Seven final thoughts on the Labour party conference | Gaby Hinsliff, Jonathan Freedland, John Harris, Matthew d’Ancona, Owen Jones, Rafael Behr, Martin Kettle

As the conference winds up, our writers address the Ben Okri question, the party’s year zero mentality and Corbynistas v Corbysceptics

There’s been a niggling question in the background at Brighton; call it the Ben Okri question. Jeremy Corbyn quoted the novelist and poet (along with Maya Angelou) and the audience loved it; one fan told me how blissful it was to be led by someone who loved writers like that too. Then an MP told me the response in their constituency would be “who the fuck is Ben Okri?”.

Related: Maria Eagle says Corbyn's comment on not pressing nuclear button unhelpful – Politics live

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Corbyn’s conference speech helps Labour forget horror of election defeat

Labour leader’s somewhat meandering address delights delegates with promise to change politics – even similarities with a blogger’s text couldn’t dampen spirits

He came to toast a remarkable victory, to celebrate an extraordinary electoral success. In his debut address, Labour’s leader referred to it often, speaking of the mandate he’d won – its sheer scale, finding new ways to count the colossal votes he’d racked up. This was a triumph to savour, one that heralded a new politics.

The election result Jeremy Corbyn had in mind was, of course, the one that had made him his party’s unexpected leader. Of an earlier ballot, the small matter of the general election that handed David Cameron his first overall majority, there was no mention. For a glorious hour, 7 May was erased from history, its place overwritten by 12 September.

Related: Jeremy Corbyn's speech: what he said – and what he meant

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Six things we’ve learned from the Labour party conference | Jonathan Freedland, Tom Clark, Rafael Behr, Matthew d’Ancona, Martin Kettle and Gaby Hinsliff

Jeremy Corbyn’s first conference as leader is well underway. Looming large are the unions, the next Labour beauty contest, and George Osborne – but where’s Mrs Corbyn?

Remind me who’s the prime minister again? To judge from the speeches and fringe talk in Brighton, you’d think David Cameron retired long ago. His name is barely mentioned. Instead Labour speaker after Labour speaker concentrates their fire on George Osborne. The chancellor is the target of every jibe, the hate figure offered up for the audience’s guaranteed disapproval.

Related: A Corbyn who connects would really frighten the Tories | Matthew d’Ancona

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Religion is like sex – it can seem absurd, but it works | Jonathan Freedland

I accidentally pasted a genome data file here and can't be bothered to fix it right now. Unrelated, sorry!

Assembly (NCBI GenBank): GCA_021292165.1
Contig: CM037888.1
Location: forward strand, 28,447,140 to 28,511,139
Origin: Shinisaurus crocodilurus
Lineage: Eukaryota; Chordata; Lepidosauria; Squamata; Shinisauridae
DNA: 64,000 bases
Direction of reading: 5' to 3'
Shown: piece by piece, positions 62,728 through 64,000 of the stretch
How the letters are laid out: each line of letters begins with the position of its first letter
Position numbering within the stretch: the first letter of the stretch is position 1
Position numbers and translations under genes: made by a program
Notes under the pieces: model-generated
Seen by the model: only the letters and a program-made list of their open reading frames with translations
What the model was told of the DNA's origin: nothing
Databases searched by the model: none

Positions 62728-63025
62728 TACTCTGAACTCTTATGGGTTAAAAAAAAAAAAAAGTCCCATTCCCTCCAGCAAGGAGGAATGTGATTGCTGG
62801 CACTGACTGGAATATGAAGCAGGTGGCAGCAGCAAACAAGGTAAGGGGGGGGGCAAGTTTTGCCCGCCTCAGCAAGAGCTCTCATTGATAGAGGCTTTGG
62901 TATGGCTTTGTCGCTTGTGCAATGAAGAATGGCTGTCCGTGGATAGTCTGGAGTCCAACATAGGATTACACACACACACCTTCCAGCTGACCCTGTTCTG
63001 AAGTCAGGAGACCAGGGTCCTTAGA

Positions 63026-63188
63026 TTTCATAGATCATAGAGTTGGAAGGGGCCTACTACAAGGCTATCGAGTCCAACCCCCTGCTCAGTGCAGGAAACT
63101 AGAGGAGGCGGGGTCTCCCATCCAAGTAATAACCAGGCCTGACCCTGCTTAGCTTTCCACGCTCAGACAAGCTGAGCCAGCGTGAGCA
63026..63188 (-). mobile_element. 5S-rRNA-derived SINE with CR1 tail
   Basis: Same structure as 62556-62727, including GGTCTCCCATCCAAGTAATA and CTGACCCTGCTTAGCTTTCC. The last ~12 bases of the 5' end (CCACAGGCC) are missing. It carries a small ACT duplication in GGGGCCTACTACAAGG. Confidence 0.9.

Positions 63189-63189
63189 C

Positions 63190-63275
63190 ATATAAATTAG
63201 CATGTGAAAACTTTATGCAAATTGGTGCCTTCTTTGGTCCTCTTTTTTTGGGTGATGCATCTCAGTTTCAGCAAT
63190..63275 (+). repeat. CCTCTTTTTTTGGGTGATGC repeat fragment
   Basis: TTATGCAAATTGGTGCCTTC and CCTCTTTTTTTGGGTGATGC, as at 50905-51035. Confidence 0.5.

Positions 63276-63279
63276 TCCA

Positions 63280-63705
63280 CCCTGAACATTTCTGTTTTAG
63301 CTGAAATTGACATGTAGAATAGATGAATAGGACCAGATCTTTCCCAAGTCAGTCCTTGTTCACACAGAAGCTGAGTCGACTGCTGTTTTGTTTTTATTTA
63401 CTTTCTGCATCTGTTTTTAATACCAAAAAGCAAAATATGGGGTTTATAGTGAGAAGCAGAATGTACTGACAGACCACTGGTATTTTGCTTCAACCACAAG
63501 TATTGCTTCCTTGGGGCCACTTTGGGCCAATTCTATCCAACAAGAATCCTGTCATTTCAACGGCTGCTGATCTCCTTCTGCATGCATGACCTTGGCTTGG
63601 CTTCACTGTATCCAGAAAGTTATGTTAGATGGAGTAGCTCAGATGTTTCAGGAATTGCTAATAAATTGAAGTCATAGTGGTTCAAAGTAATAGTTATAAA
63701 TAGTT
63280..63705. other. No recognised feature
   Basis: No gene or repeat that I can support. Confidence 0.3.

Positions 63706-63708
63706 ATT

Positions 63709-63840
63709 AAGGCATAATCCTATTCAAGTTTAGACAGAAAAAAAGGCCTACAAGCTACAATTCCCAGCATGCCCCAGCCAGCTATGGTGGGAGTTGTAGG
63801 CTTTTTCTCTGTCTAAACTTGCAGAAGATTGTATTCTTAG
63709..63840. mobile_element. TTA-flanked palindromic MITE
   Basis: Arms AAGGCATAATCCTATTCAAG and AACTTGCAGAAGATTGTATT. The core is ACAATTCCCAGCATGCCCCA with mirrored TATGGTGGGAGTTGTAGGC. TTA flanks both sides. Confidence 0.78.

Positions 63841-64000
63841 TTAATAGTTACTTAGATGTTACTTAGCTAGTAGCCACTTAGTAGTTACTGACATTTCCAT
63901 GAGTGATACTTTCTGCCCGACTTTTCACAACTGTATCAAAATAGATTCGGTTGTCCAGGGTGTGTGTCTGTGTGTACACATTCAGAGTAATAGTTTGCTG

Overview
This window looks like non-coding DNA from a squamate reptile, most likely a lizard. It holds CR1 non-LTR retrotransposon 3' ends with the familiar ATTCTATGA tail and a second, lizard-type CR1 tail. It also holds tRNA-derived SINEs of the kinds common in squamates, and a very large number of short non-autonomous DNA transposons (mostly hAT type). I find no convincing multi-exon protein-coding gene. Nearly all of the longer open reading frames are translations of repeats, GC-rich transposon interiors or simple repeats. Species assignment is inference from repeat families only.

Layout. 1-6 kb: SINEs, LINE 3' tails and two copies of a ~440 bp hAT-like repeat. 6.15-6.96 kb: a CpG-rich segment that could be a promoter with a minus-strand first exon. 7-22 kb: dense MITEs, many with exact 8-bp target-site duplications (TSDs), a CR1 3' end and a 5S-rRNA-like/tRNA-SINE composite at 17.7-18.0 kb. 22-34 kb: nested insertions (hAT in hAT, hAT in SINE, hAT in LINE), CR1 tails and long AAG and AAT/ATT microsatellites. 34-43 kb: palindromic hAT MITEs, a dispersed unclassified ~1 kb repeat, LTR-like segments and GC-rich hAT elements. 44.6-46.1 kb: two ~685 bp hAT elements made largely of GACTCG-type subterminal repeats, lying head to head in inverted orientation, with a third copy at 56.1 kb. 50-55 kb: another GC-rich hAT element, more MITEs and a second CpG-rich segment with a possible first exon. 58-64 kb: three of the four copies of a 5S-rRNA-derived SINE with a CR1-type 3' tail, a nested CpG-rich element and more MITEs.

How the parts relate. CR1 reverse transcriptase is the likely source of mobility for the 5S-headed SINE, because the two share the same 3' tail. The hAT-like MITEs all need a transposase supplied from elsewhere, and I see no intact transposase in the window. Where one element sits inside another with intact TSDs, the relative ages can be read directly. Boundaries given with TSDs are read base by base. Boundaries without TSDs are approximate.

Pope Francis’s US visit illustrates one of the themes of our era: the strange persistence of ancient faiths

I blame the Book of Mormon. Not the actual book, but the show. A couple of hours in the theatre with Elder Price, Elder Cunningham and the gang and it’s hard to take any kind of religious ritual seriously. Not after you’ve spent an evening giggling at the poor saps idiotic enough to venerate nothing more than a book.

Related: Can the pope's moral anti-death penalty argument sway American lawmakers? | Lucia Graves

Most believers in science took it that we would put aside such fairytales as we reached a higher stage of evolution

Related: Saudi Arabia's latest hajj disaster raises serious safety questions

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Jeremy Corbyn has to represent all of Labour, not just himself | Jonathan Freedland

After the national anthem debacle, the new leader must reach out to the country or his agenda will never get a hearing

Team Corbyn won’t have had a “grid” for the new leader’s first week in office. Such a thing – a media plan, deciding which messages are aired when, and by whom – would have smacked of the careerist, professional Westminster elite, the harbinger of new politics so spectacularly toppled last Saturday.

But if the Corbyn team did have a grid, chances are they wouldn’t have set aside several days for a debate over whether the leader of the Labour party should sing the national anthem, before closing out the week with a reminder that the new shadow chancellor once praised the IRA for its “bravery”.

Related: The national anthem may stick in Corbyn’s craw, but it is his job to sing it | Anne Perkins

Patriotism has always had a certain kind of leftist staring at his feet in embarrassment

Related: Corbyn was right not to sing the national anthem. Authenticity is all he has | Hugh Muir

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Friends who are enemies

Lots is uncertain in British politics just now, but here's one prediction you can bet on: if Labour goes into the next general election led by Jeremy Corbyn, the party will receive the lowest Jewish vote in its history.

Part of the explanation predates the new leader. Jewish affection for Labour, high during the Blair era, nudged downward under Gordon Brown and fell more steeply under Ed Miliband. But that downward trend will accelerate under Jeremy Corbyn. The most obvious cause is his position on the Middle East. Devoted supporters of Israel will take one look at his long record of vocal opposition to the country and decide he's no friend of theirs.

Still, that won't be the whole story. As we know, it's a minority of Jews in Britain (or the US for that matter) who cast their vote on the basis of policy towards Israel. No, what will push Jewish voters away is something more nebulous. At its simplest, it's the company the new leader keeps. Perhaps British Jews could overlook that one of his closest backers is Ken Livingstone or that George Galloway has vowed to rejoin a Corbyn-led Labour party - two men about whom the mainstream Jewish community made up its collective mind long ago.